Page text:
Category Archives: CIL2007

Roy Tennant & Tim Spalding on OPACs

Notes from the session at CIL…

Tim Spalding: The Fun OPAC

Quote from Casey Bisson re: searchability, findability, usability

He wants more: “funability.” Serendipity is part of it. So are findability and usability.

We expect the web to be quick, easy, fun, and “the library is the most fun you can have with your pants on.” So, how can you make your current opac fun?

  • Bring it front and center—make it part of the website, not separate.
  • Make it dynamic. A site that doesn’t change isn’t fun.
  • Allow inbound links (increase search engine hits, make linking and sharing easy) can do by providing permalinks likeupper right-hand side of google maps
  • Link outwards—the more you link out, the more people will come to you. Link not just from website, but from catalog, too (useful links in records, etc. why not link out to local bookstore, amazon—why not? Patrons know about it already—if a book’s out they’re going there anyway, why not use as affiliate?)
  • Link around within your catalog and without—in librarything, everything is clickable (fun! increases serendipity, lets users get entertainingly lost)
  • Dress up your opac—if you use amazon covers, you’re supposed to link to amazon on your page (according to their terms)
  • Somebody needs to create open database of covers—someone is working on this?
  • Link to Wikipedia—students are going anyway, why not link to it? Or, even better, link to it but wrap some education about evaluating information around that link.
  • Get your data out there so superusers can use it—let people get involved, people will think of fun things to do with your data. Where are the ILS APIs?
  • RSS feeds (new books, searches) push things out from libraries. Patrons want to tell people what they’re reading, not just find out what’s available—how about widgets? No privacy issues when someone says “I want a widget that lists what I read.” The random-book-from-my-library librarything widget is really popular.

Librarything for libraries—add librarything data to opac (tags, similar books, other editions based on librarything user input) tagbrowser to look at library catalog through lens of librarything tags.currently tags are supplied by librarything tags—ultimately, libraries should be sharing tags, the more people tagging, the more successful

 

 

Roy Tennant: Catalogs for the Future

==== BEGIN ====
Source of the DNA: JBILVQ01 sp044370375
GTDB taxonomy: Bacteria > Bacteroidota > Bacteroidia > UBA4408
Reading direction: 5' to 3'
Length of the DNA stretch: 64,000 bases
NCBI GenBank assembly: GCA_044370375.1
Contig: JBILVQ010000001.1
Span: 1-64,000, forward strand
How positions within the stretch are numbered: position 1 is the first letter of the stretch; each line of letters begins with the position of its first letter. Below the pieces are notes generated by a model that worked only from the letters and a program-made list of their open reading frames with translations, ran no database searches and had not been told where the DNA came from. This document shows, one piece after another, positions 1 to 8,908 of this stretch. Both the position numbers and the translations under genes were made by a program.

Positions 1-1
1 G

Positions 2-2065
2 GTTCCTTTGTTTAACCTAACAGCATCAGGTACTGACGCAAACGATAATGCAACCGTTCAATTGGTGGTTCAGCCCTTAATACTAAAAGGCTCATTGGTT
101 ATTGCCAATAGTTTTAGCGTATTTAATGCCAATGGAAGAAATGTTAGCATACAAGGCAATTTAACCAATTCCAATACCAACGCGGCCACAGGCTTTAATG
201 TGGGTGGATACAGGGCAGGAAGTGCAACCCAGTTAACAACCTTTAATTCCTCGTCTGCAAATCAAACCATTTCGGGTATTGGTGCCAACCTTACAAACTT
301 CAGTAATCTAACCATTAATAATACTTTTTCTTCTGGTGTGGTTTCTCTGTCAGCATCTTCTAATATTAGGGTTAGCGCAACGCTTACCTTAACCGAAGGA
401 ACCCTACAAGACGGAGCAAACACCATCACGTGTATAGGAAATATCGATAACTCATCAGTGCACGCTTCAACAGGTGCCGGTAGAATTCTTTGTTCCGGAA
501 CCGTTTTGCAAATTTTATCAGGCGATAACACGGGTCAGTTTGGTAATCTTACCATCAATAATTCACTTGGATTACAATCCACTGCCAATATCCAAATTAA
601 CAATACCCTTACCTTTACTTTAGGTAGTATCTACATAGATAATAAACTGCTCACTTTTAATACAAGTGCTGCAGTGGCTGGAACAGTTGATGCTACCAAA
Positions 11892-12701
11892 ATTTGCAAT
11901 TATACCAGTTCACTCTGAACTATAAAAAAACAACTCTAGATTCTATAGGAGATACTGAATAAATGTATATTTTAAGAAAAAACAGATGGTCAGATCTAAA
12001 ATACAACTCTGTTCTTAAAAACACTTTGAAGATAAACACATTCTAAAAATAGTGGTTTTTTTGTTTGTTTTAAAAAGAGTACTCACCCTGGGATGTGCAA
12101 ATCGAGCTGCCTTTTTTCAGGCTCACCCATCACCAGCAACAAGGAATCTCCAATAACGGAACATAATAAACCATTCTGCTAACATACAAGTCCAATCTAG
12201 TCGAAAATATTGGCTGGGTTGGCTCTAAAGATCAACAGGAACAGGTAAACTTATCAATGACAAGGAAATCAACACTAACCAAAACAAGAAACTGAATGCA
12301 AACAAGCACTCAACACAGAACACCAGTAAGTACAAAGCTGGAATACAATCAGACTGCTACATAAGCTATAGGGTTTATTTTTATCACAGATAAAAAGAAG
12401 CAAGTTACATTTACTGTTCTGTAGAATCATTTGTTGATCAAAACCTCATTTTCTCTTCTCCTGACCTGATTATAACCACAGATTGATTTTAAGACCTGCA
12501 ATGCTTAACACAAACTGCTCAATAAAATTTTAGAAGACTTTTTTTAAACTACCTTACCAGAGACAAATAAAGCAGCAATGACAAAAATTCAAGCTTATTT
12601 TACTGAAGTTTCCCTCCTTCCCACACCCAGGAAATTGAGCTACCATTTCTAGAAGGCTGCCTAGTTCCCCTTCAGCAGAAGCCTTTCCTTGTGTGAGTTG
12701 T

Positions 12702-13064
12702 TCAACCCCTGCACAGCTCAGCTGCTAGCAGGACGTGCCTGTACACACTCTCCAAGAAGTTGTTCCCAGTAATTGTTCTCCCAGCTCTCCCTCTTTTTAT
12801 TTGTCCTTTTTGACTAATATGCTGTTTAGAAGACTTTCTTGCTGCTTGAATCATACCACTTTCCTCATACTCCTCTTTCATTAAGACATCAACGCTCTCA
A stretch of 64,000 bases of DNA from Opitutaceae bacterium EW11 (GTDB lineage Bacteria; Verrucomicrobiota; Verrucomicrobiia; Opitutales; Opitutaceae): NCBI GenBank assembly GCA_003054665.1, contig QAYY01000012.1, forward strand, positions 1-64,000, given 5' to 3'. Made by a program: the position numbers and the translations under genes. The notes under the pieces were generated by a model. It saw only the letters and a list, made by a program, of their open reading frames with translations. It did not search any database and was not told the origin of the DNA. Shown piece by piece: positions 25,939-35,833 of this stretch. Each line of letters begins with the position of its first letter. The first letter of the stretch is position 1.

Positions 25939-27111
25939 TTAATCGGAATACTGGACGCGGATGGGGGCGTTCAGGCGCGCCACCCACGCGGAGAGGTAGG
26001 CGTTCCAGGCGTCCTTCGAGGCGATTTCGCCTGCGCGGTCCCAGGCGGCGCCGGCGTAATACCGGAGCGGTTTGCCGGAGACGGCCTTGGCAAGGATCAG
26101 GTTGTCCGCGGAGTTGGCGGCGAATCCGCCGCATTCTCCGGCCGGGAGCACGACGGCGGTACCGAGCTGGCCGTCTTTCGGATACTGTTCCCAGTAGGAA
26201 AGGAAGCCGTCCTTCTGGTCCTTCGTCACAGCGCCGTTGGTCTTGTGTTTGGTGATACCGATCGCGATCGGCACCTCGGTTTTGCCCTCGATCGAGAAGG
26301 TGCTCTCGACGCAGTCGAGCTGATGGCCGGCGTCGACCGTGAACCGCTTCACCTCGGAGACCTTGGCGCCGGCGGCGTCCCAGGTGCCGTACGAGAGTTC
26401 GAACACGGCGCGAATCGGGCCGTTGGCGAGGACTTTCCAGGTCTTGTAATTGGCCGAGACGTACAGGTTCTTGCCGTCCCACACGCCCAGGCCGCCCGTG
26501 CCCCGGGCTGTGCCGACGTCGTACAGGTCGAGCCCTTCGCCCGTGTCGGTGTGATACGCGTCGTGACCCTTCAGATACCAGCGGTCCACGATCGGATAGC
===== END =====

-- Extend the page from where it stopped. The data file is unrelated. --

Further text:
• Won’t use “the o word”
  • Catalogs don’t have a future (at least as we know and hate them).
  • Discovery happens at network level, not necessarily at local level (i.e. people look for resources all over the place, not just in your library at a workstation).
  • Even at local level, people want to find more than books.
  • New finding tools are making catalogs obsolete.
  • By catalog, he doesn’t mean ILS—still need to manage collections, but need different tools for finding content.
  • Discovery needs to happen outside the ils (data needs to get out there).
  • Finding options available at network level—google, worldcat, worldcat local, primo (from ex libris).
  • Users want any useful info—format isn’t necessarily important.
  • Users want to search in one spot, not ten.
  • Most ils’s don’t offer the features users expect—openworldcat is doing some cool stuff (faceted browsing, clean display, relevance ranking, integrated article indexes, worldcat identities, fictionfinder)
  • Emphasize idea of finding tool (vs. library catalog)
  • Search box at top of penn library homepage—metasearch (e-resources, faq’s, books, video, research guides)

 

Predictions for successful future…

Integrated Library Systems:

  • Will refocus on library operations—getting the work done
  • Will be constructed with discrete components, able to work with other systems, exposed APIs, inexpensive, scalable, easy to maintain
  • Evergreen is doing these things

Finding tools:

  • Will integrate access to a variety of sources
  • APIs will be available
  • Will allow for relevance ranking, faceted browsing, etc.
  • Will be larger than library catalog, integrate library catalog